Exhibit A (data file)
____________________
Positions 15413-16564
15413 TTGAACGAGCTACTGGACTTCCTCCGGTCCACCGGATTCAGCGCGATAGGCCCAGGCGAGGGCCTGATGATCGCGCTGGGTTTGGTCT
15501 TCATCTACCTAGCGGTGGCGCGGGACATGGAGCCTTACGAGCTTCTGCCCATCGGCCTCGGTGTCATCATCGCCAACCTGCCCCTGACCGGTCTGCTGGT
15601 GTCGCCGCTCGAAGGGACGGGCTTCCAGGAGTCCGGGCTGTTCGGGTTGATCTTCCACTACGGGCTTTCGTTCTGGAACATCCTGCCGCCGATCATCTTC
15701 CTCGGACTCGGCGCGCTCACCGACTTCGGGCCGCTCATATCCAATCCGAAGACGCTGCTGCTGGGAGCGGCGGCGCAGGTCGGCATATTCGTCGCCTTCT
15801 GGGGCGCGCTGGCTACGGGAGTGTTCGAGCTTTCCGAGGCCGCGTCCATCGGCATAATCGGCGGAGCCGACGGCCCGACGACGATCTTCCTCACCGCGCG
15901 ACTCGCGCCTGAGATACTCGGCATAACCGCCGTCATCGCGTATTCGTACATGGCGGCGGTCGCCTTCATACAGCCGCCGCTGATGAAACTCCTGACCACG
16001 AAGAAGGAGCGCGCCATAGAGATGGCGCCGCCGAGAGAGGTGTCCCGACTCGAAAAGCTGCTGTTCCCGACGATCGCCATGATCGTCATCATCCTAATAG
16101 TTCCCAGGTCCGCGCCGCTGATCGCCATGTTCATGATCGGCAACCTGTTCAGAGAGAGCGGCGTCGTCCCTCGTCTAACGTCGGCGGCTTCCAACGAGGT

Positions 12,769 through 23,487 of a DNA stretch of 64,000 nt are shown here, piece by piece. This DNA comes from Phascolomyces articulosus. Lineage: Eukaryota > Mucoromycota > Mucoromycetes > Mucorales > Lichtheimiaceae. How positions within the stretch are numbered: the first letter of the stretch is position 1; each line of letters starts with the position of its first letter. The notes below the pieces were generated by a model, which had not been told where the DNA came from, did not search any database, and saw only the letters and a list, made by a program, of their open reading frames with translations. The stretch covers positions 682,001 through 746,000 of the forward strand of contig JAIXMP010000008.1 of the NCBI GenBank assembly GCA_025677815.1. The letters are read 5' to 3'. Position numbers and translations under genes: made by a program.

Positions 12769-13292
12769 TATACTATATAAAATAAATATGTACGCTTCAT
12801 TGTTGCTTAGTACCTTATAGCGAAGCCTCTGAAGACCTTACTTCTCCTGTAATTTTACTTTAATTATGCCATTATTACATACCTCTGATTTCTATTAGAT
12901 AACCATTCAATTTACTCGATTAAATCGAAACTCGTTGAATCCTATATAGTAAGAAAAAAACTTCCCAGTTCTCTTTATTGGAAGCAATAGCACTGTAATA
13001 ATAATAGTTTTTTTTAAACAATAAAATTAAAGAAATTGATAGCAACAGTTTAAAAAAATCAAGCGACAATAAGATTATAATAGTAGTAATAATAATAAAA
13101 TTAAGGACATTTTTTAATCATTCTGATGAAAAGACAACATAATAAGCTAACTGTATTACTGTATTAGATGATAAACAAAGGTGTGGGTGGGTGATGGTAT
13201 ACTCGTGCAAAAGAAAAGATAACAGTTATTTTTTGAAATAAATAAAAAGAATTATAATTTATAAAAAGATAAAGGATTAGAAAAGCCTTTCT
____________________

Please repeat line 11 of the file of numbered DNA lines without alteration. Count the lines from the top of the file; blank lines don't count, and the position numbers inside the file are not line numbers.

Positions 12769-13292